Stewart Locks In A Fourth Term As Mayor Of New Britain



Mayor Erin Stewart, CCSU Alum, has been in office since 2013.

Isabella Chan, News Editor

Erin Stewart secured a fourth term in office after being re-elected as the 41st mayor in the city of New Britain.

Stewart, 32, has continued to serve New Britain since her first term in Nov. 2013, where she made history as the youngest and only female mayor in the city’s history. Since being voted in at the age of 26, she has made it her mission to transform the New Britain area to a safer, positive environment for its current and future residents.

Following the results, Mayor Stewart was pleased and was ready into jump the start of several new plans she has for the future. She hopes to continue to make changes to the city of New Britain but will be doing it with some fresh faces by her side in the 15 seats on the New Britain City Council. The council now heavily consists of Republicans candidates, making it almost completely red across the board.

“The most exciting thing is the Republicans have taken back the council and that will help us push forward all of our progresses with less roadblocks,” Stewart said. “We also have a lot of new council members coming in so I hope they can come in with an open mind and a willingness to work together.”

“I really respect the fact that the people voted for us and I’m so blessed to be able to serve New Britain again. For the candidates who didn’t win, I really hope this isn’t the last time they run. It really takes a lot of guts to get your name out there and it’s admirable that they took a chance. I hope they continue to be involved and inspire more people to do the same,” Stewart expressed.

The Republican candidate won with over 5,900 votes, according to unofficial results. She faced off against two opposing candidates during the 2019 election: petitioning candidate Devione Tanksley Sr., 33, and Democratic candidate Chris Porcher, 28 — with Porcher receiving 3,574 votes.

The city’s Registrar office reported that of the 31,000 active registered voters, almost 9,000 people came out to vote.

During her re-election campaign, Stewart emphasized that she was ready to take on more projects for the coming future; she believes the city can continue to improve throughout various sectors.

“My reasons for running again are both simple and difficult,” Stewart explained. “Simple because there are a lot of projects that I want to be a part of. It’s difficult because the process of getting projects completed can be very complicated and time-consuming.”

Despite these challenges, Stewart was motivated to reclaim her seat in office and credited much that to her team and strong connection to New Britain.

“I was born here, raised here and educated here. This is a city that I love and I am honored to be your mayor, but I’m not done just yet,” Stewart stated in a her final campaign video. “The choice is simple; all you have to do is look back at how far we have come and you’ll see that Team Stewart is the leadership we need to keep this precedent momentum going.”

In the past, Mayor Stewart has enacted number of initiatives for the city that have benefited its residents. One of which including the launch of an Energy and Innovation Committee, currently known as SMART City Committee, in Jan. 2016, which works to limit the cost of government and switch the city’s current resources to more environmental-friendly alternatives.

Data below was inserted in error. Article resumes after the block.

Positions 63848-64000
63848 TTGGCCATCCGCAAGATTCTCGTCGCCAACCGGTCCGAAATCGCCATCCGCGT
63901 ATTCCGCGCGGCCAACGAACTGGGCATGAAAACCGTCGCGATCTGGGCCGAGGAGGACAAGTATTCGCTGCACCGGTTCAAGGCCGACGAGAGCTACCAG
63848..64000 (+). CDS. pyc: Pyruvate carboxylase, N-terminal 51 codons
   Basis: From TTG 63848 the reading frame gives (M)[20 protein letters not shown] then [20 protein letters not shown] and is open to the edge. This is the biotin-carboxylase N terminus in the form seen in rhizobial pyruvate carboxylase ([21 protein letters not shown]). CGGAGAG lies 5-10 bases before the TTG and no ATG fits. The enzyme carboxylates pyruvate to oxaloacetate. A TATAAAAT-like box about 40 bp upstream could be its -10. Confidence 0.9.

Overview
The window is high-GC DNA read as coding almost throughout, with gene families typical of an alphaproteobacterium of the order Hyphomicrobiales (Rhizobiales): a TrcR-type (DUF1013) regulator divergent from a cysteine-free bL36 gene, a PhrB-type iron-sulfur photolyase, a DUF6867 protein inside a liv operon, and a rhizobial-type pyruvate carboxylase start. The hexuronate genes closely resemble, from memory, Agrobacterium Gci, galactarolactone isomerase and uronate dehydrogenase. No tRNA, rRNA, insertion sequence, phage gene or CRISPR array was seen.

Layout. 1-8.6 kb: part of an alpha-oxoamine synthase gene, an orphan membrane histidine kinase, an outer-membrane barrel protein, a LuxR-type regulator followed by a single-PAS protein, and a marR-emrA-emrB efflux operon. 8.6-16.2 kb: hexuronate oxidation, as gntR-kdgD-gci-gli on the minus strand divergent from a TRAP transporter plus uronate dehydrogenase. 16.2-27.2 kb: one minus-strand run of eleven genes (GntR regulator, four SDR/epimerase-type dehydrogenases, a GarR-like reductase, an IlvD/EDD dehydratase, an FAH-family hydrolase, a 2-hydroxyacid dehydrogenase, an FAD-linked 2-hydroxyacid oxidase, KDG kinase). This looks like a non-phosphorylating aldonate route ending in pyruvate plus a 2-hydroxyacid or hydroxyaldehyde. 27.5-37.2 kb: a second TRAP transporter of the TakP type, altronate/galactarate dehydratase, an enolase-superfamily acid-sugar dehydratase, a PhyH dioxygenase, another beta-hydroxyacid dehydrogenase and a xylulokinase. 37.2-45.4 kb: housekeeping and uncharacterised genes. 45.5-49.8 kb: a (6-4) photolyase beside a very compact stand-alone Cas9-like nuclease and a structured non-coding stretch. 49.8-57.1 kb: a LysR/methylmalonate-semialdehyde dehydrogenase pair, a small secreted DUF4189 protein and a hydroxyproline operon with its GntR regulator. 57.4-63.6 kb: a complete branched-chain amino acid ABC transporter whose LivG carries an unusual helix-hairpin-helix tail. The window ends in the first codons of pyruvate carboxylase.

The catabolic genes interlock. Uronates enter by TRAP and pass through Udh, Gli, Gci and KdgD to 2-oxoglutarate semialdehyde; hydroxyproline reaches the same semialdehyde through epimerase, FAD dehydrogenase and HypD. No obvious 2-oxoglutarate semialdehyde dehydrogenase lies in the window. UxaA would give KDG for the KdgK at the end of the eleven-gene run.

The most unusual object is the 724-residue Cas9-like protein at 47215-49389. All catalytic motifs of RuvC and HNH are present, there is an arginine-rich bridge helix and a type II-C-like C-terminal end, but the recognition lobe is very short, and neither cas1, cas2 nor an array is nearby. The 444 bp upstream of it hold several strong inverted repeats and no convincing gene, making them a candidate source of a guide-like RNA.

Along with this, Stewart jumpstarted a drug task force in the city to target and prevent heroin and opioid addictions and deaths, working with a number of the area’s service providers to organize a healthy path to recovery. These partners include the New Britain Fire Department, the Hospital of Central Connecticut and Mid-state Medical Center, Wheeler Clinic and others.

Despite their loss, Porcher and Tanksley had big goals for office and the city, hoping to better the city in their own way.

During Porcher’s campaign, he pushed for improvements on under-developed areas and ways to attack financial issues the city is facing. His platform focused on the need to correct blighted neighbors and homelessness problem increasingly rising in the city.

“I definitely still plan on moving forward, mayor or not,” Porcher stated in an interview with the New Britain Herald. “It helps that I already work for a grassroots organization and I’m already involved in several nonprofit organizations. Either way, it’ll be exciting and I want to thank everyone who came out to support us.”

Tanksley heavily advocated the need for a non-affiliated political party candidate as mayor. By doing so, he believed eliminated any differences within the community and create an opportunity for more voices to be heard. 

During his campaign, Tanksley targeted ways, to create better economic opportunities for the city’s residents while highlighting the high crime levels within youth and wanting to maximize job creation.

“I still feel like I’ve made a difference and made a change by running as an independent,” Tanksley said in an interview with the New Britain Herald. “I think the language of politics has been confusing people and causes them to not want to be involved. By me being out there, I hope it helped the people to see that they can do it, too.”